The best way to deal with them is to document the key assumptions about how the joint solution will be built, marketed, sold, and serviced so that when things change, it is easier to zero in on what might need to change in your plan and figure out how best to deal with it.

The things you need to document fall into four buckets:

  1. Assets and investments (e.g., data, technology, manufacturing capacity)
  2. Product development capabilities
  3. Sales and marketing activities
  4. Product implementation and support activities.

Assets and investments

Work backward from the outcomes that you and the partner aim to deliver for clients to catalogue your current theories about the specific assets and investments that each company should contribute to the joint solution.

Keep in mind that the positive attributes of an individual asset should also be tempered with its market value and the availability of substitutes. And, because the joint solution’s cumulative ability to meet customer needs defines its market worth, unique contributions, even if they provide small improvements, may be the key differentiator between the joint solution and a competitor’s offering.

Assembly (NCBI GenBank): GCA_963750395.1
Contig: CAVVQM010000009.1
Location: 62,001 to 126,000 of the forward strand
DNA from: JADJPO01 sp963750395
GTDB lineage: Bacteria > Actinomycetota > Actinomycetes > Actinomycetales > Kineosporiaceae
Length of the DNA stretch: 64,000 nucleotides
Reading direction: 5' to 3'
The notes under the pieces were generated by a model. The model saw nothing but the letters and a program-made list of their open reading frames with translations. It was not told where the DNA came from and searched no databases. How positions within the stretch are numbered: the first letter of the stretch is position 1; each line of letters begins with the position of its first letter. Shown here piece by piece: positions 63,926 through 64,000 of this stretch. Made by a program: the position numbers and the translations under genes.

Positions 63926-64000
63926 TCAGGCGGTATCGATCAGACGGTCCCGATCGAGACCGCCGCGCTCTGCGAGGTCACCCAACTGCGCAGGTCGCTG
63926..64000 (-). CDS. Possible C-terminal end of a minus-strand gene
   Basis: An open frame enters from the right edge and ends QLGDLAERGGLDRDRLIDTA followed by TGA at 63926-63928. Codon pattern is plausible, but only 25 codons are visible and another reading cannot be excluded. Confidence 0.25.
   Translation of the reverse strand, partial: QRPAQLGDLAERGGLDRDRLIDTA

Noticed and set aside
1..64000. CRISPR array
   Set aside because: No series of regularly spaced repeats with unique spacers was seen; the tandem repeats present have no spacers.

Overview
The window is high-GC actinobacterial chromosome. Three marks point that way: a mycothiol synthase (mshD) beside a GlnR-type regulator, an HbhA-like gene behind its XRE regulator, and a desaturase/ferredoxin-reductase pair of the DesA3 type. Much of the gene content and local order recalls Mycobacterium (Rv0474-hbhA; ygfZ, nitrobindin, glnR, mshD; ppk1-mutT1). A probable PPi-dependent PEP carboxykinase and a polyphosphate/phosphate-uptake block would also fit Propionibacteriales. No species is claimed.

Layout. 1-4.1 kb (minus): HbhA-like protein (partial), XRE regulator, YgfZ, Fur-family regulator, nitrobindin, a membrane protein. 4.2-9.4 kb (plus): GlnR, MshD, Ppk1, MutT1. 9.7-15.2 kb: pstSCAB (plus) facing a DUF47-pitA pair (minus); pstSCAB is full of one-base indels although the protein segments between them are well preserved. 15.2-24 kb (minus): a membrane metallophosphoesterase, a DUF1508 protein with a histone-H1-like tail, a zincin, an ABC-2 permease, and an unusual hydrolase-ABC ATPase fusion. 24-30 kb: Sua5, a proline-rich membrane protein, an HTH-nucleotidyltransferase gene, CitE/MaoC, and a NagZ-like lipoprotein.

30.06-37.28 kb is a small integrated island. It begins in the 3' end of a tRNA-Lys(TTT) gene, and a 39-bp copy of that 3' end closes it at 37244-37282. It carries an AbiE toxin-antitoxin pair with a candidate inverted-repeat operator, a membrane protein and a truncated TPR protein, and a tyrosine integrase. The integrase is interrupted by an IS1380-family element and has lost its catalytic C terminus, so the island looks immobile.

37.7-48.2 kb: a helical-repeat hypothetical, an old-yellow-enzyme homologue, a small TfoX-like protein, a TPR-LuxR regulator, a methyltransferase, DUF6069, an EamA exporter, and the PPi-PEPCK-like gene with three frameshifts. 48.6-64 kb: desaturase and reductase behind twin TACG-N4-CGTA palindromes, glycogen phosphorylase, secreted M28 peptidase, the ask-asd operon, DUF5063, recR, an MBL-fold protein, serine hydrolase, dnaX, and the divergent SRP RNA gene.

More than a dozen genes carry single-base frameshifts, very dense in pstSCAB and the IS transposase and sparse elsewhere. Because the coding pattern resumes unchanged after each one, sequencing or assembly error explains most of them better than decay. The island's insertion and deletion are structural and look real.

Owner
(Our Company, Partner)
Asset
Market value
(price(s) typically charged to
other buyers)
Potential substitutes; market price of substitute
Asset differentiation
Value contribution
(estimate of relative value/weight of the asset within the joint solution)
Comparative advantages
(describe ways in which this asset adds more to the product vs. potential substitutes)
Limitations
(describe ways in which this asset constrains the value of the product)
             
             
             

 

Also, transparency into (or even rough estimates of) each partner’s substantial investments required to support the joint solution can enable an on-the-merits conversation about compensation for those investments. (In many cases, it will be more appropriate to address these items through front-loading of revenues to one partner and/or one-time, lump sum payments, rather than a change in the long-term revenue allocations.)

Owner / Contributor
(Our company, Partner, Joint)
Joint Solution Component (e.g., hardware, software, hosting services, manufacturing capacity) Incremental capital investment required
(outline any substantive investments required to develop or implement this specific product)
Value contribution
       
       
       

 

Product development, sales and marketing, and product enablement